Among the programs ordered to shut down, some did original reporting on foreign affairs. Global Outlook, a program in the international news section of Sohu, still has most of its original articles online, including translations of foreign coverage. The stories are extremely broad in their scope, from the assassination of Kim Jong-nam to Chinese students’ name-tags being ripped off at Columbia University. None of these stories were straight-up reproductions of state-owned media reports.
There were a few more rounds of crackdowns on original reporting on commercial news portals in the months afterwards. Phoenix, the most defiant of the platforms, has been identified by the Beijing Internet Information Office for “illegally conducting original reporting” three times since, once in December 2016, another time in March 2017 during the Two Sessions, and a third time in December 2017.
These days, the news sections of commercial media outlets mostly run similar stories on identical topics. The multiple crackdowns have largely worked as intended. In a December 2017 article about the endangered status of investigative journalists in China — only 175 left in the wild, according to research, an almost 50 percent decline from six years prior — the author cited “increased administrative control over reporting on sensitive societal topics” as a principle reason for the profession’s downturn.
Enter short videos and WeChat public accounts
2016 marks the coming-of-age of livestreaming and short videos in China. According to market research, there were around 200 streaming apps and platforms in 2016, with a total number of 325 million users. The short video market experienced exponential growth that same year. Miaopai, the biggest short video service provider, saw a sixfold increase in views in 2016 compared to the previous year, from 340 million to 2.04 billion.
Launched in November 2016, Pear Video is a newcomer to the field, yet quickly became the leader in short news video production. The video it produced on child labor in clothing factories in Jiangsu Province became an internet sensation. Xinhua, People’s Daily, and CCTV all followed the story, and local police stepped in to launch an investigation. At the height of the U.S. presidential election in November 2016, Pear Video was again at the forefront of original news reporting. From interviewing Chinese-American Trump supporters to documenting the life of immigrants at the border, Pear Video sent out more than 400 short videos on the U.S. election, receiving 850 million total views.
Yet three months into its launch, in February 2017, Pear Video received a notice from the Beijing Internet Information Office, which stated that Pear Video, without the “qualification to provide online audio-visual program services,” was “illegally” publishing “so-called scoops” that included original content, edited clips, and aggregated user-uploaded content.
Pear Video later announced that its editorial focus would shift from current affairs and breaking news to young people’s lives, emotions, and thinking, “to tell the China story through personal narratives.”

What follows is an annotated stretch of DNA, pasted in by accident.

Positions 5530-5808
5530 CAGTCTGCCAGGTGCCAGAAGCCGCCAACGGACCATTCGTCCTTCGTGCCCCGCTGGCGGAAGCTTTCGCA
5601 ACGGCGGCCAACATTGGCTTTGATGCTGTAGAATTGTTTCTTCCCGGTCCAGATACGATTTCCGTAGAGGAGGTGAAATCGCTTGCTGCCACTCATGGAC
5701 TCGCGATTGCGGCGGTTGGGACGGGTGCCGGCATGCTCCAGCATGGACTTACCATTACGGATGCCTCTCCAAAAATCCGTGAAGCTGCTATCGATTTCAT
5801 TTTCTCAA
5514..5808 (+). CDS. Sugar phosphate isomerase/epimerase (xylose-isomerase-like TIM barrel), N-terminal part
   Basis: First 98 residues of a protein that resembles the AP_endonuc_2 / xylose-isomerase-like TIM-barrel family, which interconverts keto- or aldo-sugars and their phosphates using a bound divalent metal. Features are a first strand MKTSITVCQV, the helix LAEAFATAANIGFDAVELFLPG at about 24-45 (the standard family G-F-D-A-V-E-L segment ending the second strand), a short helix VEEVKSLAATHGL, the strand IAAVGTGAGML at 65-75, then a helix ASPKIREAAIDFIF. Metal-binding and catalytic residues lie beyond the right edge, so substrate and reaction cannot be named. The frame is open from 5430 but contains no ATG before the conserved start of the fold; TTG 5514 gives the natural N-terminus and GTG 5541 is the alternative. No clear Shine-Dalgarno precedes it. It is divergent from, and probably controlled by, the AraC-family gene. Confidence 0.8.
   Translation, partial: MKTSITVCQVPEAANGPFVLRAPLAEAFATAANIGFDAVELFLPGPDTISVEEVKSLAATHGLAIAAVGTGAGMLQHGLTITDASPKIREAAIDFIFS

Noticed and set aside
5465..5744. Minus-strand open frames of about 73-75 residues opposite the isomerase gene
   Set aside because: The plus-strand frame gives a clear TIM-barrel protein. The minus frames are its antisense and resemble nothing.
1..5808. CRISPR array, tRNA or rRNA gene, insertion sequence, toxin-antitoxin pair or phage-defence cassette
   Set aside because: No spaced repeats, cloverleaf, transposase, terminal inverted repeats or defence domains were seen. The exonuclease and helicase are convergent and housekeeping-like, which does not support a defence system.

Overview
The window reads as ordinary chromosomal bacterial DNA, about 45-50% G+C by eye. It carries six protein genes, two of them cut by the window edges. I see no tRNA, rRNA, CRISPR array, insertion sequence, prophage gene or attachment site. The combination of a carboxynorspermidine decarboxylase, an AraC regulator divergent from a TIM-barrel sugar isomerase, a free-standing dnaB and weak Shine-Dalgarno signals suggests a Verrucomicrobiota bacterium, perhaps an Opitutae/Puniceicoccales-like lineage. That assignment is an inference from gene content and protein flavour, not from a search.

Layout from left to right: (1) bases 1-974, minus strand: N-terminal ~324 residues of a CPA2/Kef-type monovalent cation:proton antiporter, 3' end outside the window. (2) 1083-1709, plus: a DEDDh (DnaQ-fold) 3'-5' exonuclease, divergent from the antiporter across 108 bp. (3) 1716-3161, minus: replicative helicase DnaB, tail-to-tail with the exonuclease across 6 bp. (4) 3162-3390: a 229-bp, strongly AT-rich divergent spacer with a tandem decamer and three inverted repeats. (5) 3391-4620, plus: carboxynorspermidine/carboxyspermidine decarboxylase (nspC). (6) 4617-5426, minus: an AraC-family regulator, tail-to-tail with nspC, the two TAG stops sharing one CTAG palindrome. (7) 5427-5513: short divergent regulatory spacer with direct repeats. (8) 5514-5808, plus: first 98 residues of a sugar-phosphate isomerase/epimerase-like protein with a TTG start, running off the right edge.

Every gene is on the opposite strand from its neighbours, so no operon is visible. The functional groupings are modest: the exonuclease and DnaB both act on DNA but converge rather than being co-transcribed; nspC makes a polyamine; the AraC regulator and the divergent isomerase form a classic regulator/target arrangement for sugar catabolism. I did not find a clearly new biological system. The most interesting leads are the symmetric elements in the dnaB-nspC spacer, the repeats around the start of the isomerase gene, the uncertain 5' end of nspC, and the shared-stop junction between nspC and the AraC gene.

Just as one is required to have a permit to publish online news, a permit is required to publish short news videos or streaming news events, according to the 2007 Administrative Provisions on Internet Audio-Visual Program Service. Again, the provision stipulates that only state-owned (国有独资 guóyǒu dúzī) or state-holding enterprises (国有控股 guóyǒu kònggǔ) can apply for the permit.
But where do WeChat public accounts fall? Though the majority of the 3.5 million WeChat public accounts do not have a permit to publish online news or audio-visual information, they still publish current affairs and commentaries on a regular basis.
Zhanhao 占豪, an individual-owned WeChat public account dedicated to print commentary on current affairs, has more views than Xinhua Net’s (新华网 xīnhuá wǎng) public account, according to New Rank, one of China’s earliest and most authoritative data monitoring sites of self-media. (Xinhua Net is the official website of the Xinhua News Agency 新华社.) Among the Top 10 highest-ranking WeChat public accounts under the news category, Zhanhao is the only one not affiliated with a government institution. Yet so far it has not been targeted for reporting without a permit.
“For WeChat public accounts, the state largely chooses to be reactive,” argues the content supervisor with experience within state media. “As long as you don’t touch on taboo matters, no one will target you for reporting without a permit.”
Moreover, individual-owned WeChat public accounts are principally regulated and managed by the platform, not by the State Internet Information Office, as China Communications University Professor Wang Sixin noted in an interview with Hong Xing News. This means that the responsibility for making sure WeChat public accounts don’t publish anything that “goes against the interest of the state” falls upon the platform. Enforced self-censorship, basically.
From November 2017, Tencent began publishing a weekly list of WeChat public accounts that were shut down. One reason given for an account’s closure is “publishing news in violation of rules” (违规发布新闻信息 wéiguī fābù xīnwén xìnxī). The latest Tencent announcement shows that from July 6 to 12, the platform closed 1,233 public accounts — though how many were for “publishing news in violation of rules” is unspecified.
Q Daily, since its establishment, is known for its courage in covering issues ignored by mainstream Chinese-language media, from Beijing migrant worker evictions to the deletion of posts from Chinese social media. Yet this is reportedly the first time since its founding in 2014 that Q Daily has been ordered to scale back its original reporting.
On July 13, Q Daily published a short post on its website acknowledging that it received a warning from the Shanghai Internet Information Office regarding reporting on current affairs. “Q Daily’s reporting on business, the city, culture, and lifestyle has not been affected,” it said.
UDPATE: On August 3, Q Daily published an announcement stating that updates to all media platforms would be halted for a month, from 3 pm on August 3 until 3 pm on September 2. The announcement cited the reason as “publishing news in violation of rules and breaking the order of online news distribution.”
Q Daily’s website and app are showing complete blank pages as of this moment.